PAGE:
Report cites Philadelphia's lead role in fixing underperforming high schools

Posted: August 15, 2011

Arne Duncan, U.S. secretary of education, has encouraged school districts to adopt bold strategies to improve the nation's worst-performing high schools, including converting them into charter schools.

Only a handful of districts have chosen the charter option. A recent report from a Washington think tank said Philadelphia and Los Angeles were in the forefront.

"Philadelphia has much to teach the nation," Cynthia Brown, vice president of education policy at the Center for American Progress, said when the center released its report.

According to "Charting New Territory: Tapping Charter Schools to Turn Around the Nation's Dropout Factories," results from Philadelphia's Mastery Charter Schools and Los Angeles' Green Dot Public Schools suggest charter conversions can boost college readiness and graduation rates.

The charter leaders focus on changing school culture, raising expectations, forging ties with parents, and offering intensive college counseling.

The report, written by Melissa Lazarin, the center's former associate director of education policy, stresses the importance of clearly defining the parameters of charters' authority to ensure that they maintain the flexibility and independence that have helped them succeed.

"For me, the reason that it might be working in these two places is that charters are getting a lot of autonomy about important things, like staffing, budgeting, and how they operate their school day," Lazarin said.

In return, she said, charter operators agree to enroll all neighborhood students who attended the schools when they were district-operated.

The hiring autonomy at charter conversions has stirred controversy. In Los Angeles, the teachers' union challenged a decision to give two more schools to Green Dot. In Philadelphia, although teachers at district schools that Mastery converts can apply to remain, few have. Those who do go through the same rigorous screening as other Mastery applicants, including teaching a sample lesson.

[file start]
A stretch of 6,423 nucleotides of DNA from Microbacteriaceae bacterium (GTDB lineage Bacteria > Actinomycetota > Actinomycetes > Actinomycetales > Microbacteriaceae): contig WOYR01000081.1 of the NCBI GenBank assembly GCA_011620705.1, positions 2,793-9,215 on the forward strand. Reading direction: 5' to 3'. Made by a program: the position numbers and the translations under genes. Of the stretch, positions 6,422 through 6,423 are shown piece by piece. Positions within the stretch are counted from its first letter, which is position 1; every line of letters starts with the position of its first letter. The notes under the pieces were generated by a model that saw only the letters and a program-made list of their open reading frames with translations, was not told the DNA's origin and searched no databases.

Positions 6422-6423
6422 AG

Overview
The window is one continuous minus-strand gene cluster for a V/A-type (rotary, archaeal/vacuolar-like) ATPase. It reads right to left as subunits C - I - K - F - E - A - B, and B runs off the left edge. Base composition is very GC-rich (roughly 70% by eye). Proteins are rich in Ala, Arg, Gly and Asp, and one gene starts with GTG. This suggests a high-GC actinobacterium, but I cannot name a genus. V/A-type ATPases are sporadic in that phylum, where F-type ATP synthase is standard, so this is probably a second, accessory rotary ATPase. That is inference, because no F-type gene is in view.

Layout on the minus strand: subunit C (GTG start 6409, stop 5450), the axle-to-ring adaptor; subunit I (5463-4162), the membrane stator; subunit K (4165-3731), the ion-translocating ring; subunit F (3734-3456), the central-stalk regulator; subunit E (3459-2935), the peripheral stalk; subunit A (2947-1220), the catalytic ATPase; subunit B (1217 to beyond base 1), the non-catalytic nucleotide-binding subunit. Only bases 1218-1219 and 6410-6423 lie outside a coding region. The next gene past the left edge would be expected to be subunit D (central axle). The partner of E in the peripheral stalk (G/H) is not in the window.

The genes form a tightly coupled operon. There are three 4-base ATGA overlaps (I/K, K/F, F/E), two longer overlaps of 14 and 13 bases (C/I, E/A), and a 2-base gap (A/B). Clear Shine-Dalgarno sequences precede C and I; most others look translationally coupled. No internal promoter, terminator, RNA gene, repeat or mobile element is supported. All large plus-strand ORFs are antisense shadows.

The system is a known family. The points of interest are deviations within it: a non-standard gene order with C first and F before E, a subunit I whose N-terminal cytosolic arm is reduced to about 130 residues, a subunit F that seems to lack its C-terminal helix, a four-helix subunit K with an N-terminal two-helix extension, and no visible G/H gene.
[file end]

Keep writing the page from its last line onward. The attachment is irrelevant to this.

The report's findings are especially timely as Mastery and two other Philadelphia charter groups prepare to turn four district high schools into charters next month as part of Superintendent Arlene C. Ackerman's Imagine 2014 initiative.

The district provides per-student funding; the charter operators rent the buildings.

Mastery is taking over Gratz in North Philadelphia. Aspira Inc. of Pennsylvania, a Latino educational organization, plans to combine Olney East and Olney West into one charter high school with small learning communities.

And Kenny Gamble's Universal Cos. will convert Audenried into a charter as part of Universal's effort to create a Promise Neighborhood in Point Breeze and Grays Ferry with educational, social service, and health programs.

At Gratz and Olney, committees with school and community members helped select the operators that will run their schools for five years.

There was less early community involvement at Audenried, and news that the district would give the school to Universal as a "Promise Neighborhood Partnership Charter" triggered protests.

The district teamed with Universal on its application for federal funding. Universal says Audenried will help spur neighborhood transformation.

The makeovers of Gratz, Olney, and Audenried may be the toughest challenge any city charter group has faced.

Ten-year-old Mastery has a successful record running a charter school, converting elementary schools, and transforming three troubled middle schools into seventh-through-12th-grade charters that stress college preparation.

But Gratz will be the first high school that Mastery, a local nonprofit, has tackled.

"Taking on a school as big and troubled as Gratz is significant," said Scott Gordon, Mastery's chief executive officer and founder.

Over the summer, Mastery staff has met with parents, students, community and alumni, and upgraded the building. Returning Gratz teachers make up 20 percent of the staff.

Universal and Aspira run charters they created, and have converted elementary and middle schools into charters. But Olney and Audenried are their first high schools, and they also spent the summer preparing.

In addition to low test scores, Gratz and Olney East and Olney West are on the state's list of "persistently dangerous" schools.

"It's a major, major undertaking," said Alfredo Calderon, executive director of Aspira Pennsylvania, which has held student orientation at Olney. "But we feel we can take on the challenge."


More Information

The full report, "Charting New Territory," from the Center for American Progress is available at http://www.americanprogress.org/issues/2011/06/charter_schools.html


Contact staff writer Martha Woodall at 215-854-2789 or martha.woodall@phillynews.com.

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